When nominations closed on February 25th for the very first Canadian Freelance Guild Board of Directors, every position but one had been filled by acclamation. During our Media Mixer on the 26th, we had the successful candidates introduce themselves, as well as the two candidates for the remaining position, the Director for Membership Management and Development. You can watch the introductions and conversation here, but below are the names and positions of 5/6ths of your new Board of Directors.
The First CFG Board of Directors will be:
George Butters – President, Halifax
Montaha Hidefi – Vice-President, Guelph
Helen Edwards – Secretary, Victoria
Paul Verhaegh – Treasurer, Calgary
Tina Pittaway – Director at Large, Dartmouth
There will be only one election, March 12-14, for the position of Director – Membership. There are two candidates, Lisa Caroglanian Dorazio from BC and Grant Frost from Nova Scotia. Voting will take place on line. A link to your online ballot will be emailed to you Friday morning, March 12th.
Here are Lisa and Grant’s biographies, statements, and video statements:
Lisa Caroglanian Dorazio, writer, editor, speaker, business coach and author of Bestseller “Conversations that Make a Difference: Stories Supporting a Bigger Vision” resides in Abbotsford, British Columbia.
With ink literally and figuratively in her mix, Lisa started her career in the newspaper business as a carrier in her single digit years. Her print career as a Journée morphed from elementary school newsletter production on mimeograph paper – clearly she loved the sweet aroma of that pale blue intoxicating ink and the noise of the old-fashioned copy machine – to setting type for a bi-weekly publication and even selling Savin copiers in her mid-20s.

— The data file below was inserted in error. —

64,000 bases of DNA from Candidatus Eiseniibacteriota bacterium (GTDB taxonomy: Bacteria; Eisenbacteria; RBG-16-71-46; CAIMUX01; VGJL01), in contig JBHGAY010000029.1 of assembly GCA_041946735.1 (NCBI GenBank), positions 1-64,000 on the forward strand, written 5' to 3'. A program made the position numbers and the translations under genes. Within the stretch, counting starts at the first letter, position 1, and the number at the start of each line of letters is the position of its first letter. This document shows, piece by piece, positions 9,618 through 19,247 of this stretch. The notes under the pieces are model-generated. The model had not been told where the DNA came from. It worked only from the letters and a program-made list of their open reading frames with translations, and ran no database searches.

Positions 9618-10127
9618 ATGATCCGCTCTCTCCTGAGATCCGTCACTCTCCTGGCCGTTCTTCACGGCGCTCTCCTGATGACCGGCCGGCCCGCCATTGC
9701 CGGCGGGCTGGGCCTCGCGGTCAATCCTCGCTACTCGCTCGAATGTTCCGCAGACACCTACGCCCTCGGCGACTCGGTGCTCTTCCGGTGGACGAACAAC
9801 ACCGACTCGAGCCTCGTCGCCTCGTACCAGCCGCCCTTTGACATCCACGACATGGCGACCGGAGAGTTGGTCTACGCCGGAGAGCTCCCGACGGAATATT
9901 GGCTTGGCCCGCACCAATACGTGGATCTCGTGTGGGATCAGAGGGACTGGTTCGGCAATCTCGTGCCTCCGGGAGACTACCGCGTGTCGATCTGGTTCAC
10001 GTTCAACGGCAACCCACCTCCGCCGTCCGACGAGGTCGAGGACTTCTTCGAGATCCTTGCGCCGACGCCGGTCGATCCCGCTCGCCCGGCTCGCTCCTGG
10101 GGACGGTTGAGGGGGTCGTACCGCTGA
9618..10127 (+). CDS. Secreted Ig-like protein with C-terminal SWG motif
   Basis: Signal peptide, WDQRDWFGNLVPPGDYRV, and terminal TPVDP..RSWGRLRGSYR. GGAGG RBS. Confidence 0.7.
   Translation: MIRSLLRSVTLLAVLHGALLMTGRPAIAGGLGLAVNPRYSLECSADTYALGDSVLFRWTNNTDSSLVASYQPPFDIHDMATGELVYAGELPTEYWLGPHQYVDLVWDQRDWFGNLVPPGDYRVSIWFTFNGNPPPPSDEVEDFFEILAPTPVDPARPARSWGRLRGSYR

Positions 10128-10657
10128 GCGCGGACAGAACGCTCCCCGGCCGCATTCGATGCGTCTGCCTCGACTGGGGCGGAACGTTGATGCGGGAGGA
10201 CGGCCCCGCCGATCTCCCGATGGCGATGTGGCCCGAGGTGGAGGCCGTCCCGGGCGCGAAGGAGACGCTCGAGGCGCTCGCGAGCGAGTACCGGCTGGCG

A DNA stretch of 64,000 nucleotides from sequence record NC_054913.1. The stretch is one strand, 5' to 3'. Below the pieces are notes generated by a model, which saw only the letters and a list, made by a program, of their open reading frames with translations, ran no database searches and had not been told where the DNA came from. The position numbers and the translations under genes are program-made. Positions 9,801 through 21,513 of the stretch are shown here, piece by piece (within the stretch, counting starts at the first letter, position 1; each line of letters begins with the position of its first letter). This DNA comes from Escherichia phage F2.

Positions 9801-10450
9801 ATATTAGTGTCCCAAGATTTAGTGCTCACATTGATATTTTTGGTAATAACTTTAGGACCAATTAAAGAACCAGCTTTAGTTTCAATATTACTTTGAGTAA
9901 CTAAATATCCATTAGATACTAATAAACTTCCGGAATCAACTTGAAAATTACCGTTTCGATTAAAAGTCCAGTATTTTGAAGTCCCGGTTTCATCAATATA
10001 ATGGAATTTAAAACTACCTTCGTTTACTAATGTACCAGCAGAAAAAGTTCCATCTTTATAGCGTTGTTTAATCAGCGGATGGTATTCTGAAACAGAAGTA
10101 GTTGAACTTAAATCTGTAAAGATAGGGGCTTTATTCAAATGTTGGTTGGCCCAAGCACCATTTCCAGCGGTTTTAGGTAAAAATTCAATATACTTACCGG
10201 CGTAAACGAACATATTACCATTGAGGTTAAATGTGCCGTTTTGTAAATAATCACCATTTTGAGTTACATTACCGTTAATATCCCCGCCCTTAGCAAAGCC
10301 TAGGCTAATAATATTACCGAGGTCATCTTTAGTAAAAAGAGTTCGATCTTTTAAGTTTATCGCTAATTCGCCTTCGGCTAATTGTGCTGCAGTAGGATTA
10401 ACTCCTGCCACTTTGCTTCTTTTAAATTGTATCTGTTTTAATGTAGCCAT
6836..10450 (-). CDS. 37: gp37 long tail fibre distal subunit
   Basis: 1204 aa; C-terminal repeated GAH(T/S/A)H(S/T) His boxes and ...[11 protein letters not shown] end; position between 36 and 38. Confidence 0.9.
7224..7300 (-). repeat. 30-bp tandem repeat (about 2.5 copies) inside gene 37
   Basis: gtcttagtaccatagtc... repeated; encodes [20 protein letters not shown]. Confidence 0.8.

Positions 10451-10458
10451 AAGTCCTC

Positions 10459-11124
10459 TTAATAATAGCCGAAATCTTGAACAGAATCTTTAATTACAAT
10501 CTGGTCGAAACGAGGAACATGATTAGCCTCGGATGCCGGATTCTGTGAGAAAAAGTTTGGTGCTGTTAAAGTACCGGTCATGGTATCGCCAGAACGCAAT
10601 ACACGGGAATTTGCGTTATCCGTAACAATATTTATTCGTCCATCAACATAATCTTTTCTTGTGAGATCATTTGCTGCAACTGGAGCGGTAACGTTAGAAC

In between those years Lisa wrote weekly articles for the Armenian Weekly newspaper (which was distributed throughout the Armenian diaspora) and for local Metropolitan Washington, D.C. newspapers/organizations as a sports journalist, political contributor and technical writer.
As an active Professional Writers Association of Canada (PWAC) member from 2014 to its dissolution, Lisa served in the Vice President, Secretary and Treasurer roles of PWAC – Lower Mainland Chapter. In addition to those roles Lisa served as the Regional Director for British Columbia, Chair of the National Membership Committee, and the PWAC transition team with Canadian Media Guild prior to becoming an inaugural member of Canadian Freelance Guild (CFG).
No grass grows under Lisa’s feet. While certainly most passionate about CFG, Lisa finds time to volunteer with the Civil Air Search and Rescue (CASARA) in British Columbia. A certified radio operator, Lisa also works tirelessly with her local Toastmasters Club on the executive and currently serves as President of the Rise and Shine Chapter. Lisa shares her varied experiences as a long standing business owner of CanAmeri Consulting, Inc. not only with others in the writing/editing community but also mentoring her clients by living her motto “Always a Difference Maker”. Known for speaking truth to power, Lisa has never shied away from standing up for those in her community and will burn the midnight oil to help those in need.